Continuous Integration & Deployment¶
Bedrock runs a series of automated tests as part of continuous integration workflow and Deployment Pipeline. You can learn more about each of the individual test suites by reading their respective pieces of documentation:
Python unit tests (see Run the tests).
Redirect tests (see Testing redirects).
Functional tests (see Front-end testing).
Tests in the lifecycle of a change¶
Below is an overview of the tests during the lifecycle of a change to bedrock:
The change is developed locally, and page specific integration tests can be executed against a
locally running instance of the application. If testing changes to the website as a whole is
required, then pushing changes to the special
run-integration-tests branch (see below) is
much faster than running the full test suite locally.
Push to main branch¶
Whenever a change is pushed to the main branch, a new image is built and deployed to the dev environment, and the full suite of headless and UI tests are run. This is handled by the pipeline, and is subject to change according to the settings in the .gitlab-ci.yml file in the www-config repository.
The tests for the dev environment are currently configured as follows:
Chrome (latest) via local Selenium grid.
Firefox (latest) via local Selenium grid.
Internet Explorer 11 (smoke tests) via Sauce Labs.
Internet Explorer 9 (sanity tests) via Sauce Labs.
If you view a job’s pipeline configuration, you will also notice there are manual tests that can be run via SauceLabs for Firefox, Chrome, Edge, and Download tests. These tests aren’t run automatically and will not block a deployment, but they can be useful if you want to run an extra set of checks should you see a test failure and want some verification.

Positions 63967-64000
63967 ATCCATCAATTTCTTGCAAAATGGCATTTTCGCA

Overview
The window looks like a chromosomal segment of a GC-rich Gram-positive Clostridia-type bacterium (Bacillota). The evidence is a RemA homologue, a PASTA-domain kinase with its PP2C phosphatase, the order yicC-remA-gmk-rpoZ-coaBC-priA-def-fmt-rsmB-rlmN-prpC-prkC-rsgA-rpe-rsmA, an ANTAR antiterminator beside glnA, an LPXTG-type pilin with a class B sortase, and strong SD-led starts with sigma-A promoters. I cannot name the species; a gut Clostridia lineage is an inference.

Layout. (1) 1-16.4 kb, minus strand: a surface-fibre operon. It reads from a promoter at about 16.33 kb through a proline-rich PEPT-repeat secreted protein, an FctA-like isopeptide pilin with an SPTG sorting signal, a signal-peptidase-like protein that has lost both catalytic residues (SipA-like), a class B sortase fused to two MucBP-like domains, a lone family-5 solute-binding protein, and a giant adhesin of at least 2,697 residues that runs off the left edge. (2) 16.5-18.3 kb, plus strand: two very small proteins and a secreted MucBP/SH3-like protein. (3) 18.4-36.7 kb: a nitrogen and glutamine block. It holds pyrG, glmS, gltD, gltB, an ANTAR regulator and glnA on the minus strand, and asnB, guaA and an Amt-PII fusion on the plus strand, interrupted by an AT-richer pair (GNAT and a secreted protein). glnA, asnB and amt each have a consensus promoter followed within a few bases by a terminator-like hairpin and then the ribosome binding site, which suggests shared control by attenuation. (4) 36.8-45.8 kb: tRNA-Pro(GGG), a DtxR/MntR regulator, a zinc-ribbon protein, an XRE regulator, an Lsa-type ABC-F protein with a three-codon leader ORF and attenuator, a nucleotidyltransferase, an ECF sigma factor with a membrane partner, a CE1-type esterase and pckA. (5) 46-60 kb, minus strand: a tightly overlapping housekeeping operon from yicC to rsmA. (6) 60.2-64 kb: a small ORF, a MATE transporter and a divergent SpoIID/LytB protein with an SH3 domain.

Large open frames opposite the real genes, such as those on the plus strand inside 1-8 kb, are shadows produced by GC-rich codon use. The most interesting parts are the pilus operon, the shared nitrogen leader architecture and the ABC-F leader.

Note that now we have Mozorg mode and Pocket mode, we actually stand up two dev, two stage and two test deployments and we run the appropriate integration tests against each deployment: most tests are written for Mozorg, but there are some for Pocket mode that also get run.
Push to stage branch¶
Whenever a change is pushed to the stage branch, a production docker image is built, published to Docker Hub, and deployed to a public staging environment. Once the new image is deployed, the full suite of UI tests is run against it again, but this time with the addition of the headless download tests.
Push to prod branch (tagged)¶
When a tagged commit is pushed to the prod branch, a production docker image is built and published to Docker Hub if needed (usually this will have already happened as a result of a push to the stage branch), and deployed to each production deployment. After each deployment is complete, the full suite of UI tests is run again (the same as for stage). As with untagged pushes, this is all handled by the pipeline, and is subject to change according to the settings in the .gitlab-ci.yml file in the www-config repository.
Push to prod cheat sheet
Check out the
Make sure the
mainbranch is up to date with
- Check that dev deployment is green:
View deployment pipeline and look at
Tag and push the deployment by running
By default the
tag-release.sh script will push to the
origin git remote. If you’d